Health - Materials Science - 10.02.2022
Futuristic coating for hospital fabrics and activewear kills COVID and E. coli
Futuristic coating for hospital fabrics and activewear kills COVID and E. coli
UBC researchers have developed an inexpensive, non-toxic coating for almost any fabric that decreases the infectivity of the virus that causes COVID-19 by up to 90 per cent. And in the future, you might be able to spray it on fabric yourself. "When you're walking into a hospital, you want to know that pillow you're putting your head onto is clean," says lead author Taylor Wright, a doctoral candidate in the department of chemistry.

Materials Science - Health - 17.01.2022
Why are zebra mussels so sticky? Study could lead to new industrial coatings, medical adhesives
Why are zebra mussels so sticky? Study could lead to new industrial coatings, medical adhesives
A water tank full of coin-sized invertebrates may not be the first thing you'd expect to see in a materials science and engineering research lab. But Eli Sone , a professor in the department of materials science and engineering in the University of Toronto's Faculty of Applied Science & Engineering and the Institute of Biomedical Engineering, and his team have been studying both zebra and quagga mussels for years in the hope that they can help solve a diverse range of challenges.

Physics - Materials Science - 23.11.2021
Graphene-like 2D material leverages quantum effects to achieve ultra-low friction
Graphene-like 2D material leverages quantum effects to achieve ultra-low friction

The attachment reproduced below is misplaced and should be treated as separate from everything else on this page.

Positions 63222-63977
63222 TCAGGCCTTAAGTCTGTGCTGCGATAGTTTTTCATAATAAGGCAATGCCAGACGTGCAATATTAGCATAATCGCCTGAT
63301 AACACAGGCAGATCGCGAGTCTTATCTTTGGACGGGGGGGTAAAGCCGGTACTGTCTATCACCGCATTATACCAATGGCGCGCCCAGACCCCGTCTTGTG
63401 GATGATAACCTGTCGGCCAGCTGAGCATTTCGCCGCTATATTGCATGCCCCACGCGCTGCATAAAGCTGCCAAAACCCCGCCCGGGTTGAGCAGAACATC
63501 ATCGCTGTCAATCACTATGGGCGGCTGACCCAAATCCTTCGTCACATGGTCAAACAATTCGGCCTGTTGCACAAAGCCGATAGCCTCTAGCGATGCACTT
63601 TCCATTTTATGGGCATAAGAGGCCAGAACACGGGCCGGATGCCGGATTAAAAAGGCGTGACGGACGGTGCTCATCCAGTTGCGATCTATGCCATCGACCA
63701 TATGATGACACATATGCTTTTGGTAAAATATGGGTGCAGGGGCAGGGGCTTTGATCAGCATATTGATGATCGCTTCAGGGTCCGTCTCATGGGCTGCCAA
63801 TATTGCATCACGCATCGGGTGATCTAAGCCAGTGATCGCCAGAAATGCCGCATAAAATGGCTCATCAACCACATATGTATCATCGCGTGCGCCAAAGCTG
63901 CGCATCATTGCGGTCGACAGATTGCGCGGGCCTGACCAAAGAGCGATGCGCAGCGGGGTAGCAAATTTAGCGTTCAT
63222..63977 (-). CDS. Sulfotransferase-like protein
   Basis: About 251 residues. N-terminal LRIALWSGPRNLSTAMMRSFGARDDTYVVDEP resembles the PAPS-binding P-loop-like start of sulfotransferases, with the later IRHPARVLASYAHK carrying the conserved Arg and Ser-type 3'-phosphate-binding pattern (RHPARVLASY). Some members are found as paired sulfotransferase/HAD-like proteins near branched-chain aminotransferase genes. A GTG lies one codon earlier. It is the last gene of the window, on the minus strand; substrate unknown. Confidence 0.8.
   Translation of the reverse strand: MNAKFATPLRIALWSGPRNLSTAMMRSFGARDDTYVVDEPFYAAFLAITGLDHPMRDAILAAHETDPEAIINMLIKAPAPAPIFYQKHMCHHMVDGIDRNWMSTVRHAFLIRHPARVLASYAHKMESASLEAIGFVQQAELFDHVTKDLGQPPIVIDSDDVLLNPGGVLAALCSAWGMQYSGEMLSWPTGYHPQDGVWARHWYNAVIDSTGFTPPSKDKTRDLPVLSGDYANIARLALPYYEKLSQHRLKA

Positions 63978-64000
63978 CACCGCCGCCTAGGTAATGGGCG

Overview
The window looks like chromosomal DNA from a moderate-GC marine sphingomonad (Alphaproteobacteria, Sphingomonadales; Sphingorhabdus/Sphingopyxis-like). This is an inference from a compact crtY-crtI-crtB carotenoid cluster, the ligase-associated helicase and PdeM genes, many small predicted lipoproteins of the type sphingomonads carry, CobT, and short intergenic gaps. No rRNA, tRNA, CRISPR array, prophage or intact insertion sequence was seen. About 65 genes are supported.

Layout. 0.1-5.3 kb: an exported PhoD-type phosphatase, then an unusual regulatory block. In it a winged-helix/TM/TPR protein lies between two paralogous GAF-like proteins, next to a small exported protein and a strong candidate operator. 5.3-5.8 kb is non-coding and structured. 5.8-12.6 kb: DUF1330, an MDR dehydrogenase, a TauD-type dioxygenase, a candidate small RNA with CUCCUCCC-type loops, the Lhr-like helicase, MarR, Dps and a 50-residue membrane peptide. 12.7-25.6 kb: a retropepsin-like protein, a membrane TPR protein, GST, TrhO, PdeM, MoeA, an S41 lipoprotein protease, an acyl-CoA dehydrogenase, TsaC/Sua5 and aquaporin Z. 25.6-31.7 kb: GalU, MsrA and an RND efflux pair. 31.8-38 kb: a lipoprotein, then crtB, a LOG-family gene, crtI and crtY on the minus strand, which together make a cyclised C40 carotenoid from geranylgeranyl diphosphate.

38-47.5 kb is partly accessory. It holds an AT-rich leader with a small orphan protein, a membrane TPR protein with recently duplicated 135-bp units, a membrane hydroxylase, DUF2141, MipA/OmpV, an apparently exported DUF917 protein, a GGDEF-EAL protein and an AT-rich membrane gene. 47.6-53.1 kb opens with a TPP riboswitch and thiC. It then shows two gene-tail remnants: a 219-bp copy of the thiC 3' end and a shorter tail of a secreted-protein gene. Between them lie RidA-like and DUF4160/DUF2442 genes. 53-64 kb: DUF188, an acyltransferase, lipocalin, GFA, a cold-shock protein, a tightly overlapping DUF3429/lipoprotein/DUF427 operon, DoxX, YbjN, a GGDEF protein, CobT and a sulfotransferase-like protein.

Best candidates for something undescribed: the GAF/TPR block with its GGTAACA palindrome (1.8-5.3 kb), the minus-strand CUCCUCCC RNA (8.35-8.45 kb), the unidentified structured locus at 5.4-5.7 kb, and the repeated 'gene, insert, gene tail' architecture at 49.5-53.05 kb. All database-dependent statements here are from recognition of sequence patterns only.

Researchers from the University of Toronto's Faculty of Applied Science & Engineering and Rice University have reported the first measurements of the ultra-low-friction behaviour of a material known as magnetene. The results point the way toward strategies for designing similar low-friction materials for use in a variety of fields, including tiny, implantable devices.

Materials Science - Campus - 25.10.2021
Nature-inspired coatings could power lab-on-a-chip devices for rapid, inexpensive medical tests
Nature-inspired coatings could power lab-on-a-chip devices for rapid, inexpensive medical tests
A coating developed by researchers at the University of Toronto allows for certain liquids to move across surfaces without fluid loss - and could usher in new advances in a range of fields, including medical testing. The new coating - created in the  DREAM (Durable Repellent Engineered Advanced Materials) laboratory, led by  Kevin Golovin , an assistant professor of mechanical engineering in the Faculty of Applied Science & Engineering - was inspired by the natural world.

Materials Science - Innovation - 28.09.2021
Unbreakable glass inspired by seashells
Unbreakable glass inspired by seashells
Scientists from McGill University develop stronger and tougher glass, inspired by the inner layer of mollusk shells. Instead of shattering upon impact, the new material has the resiliency of plastic and could be used to improve cell phone screens in the future, among other applications. While techniques like tempering and laminating can help reinforce glass, they are costly and no longer work once the surface is damaged.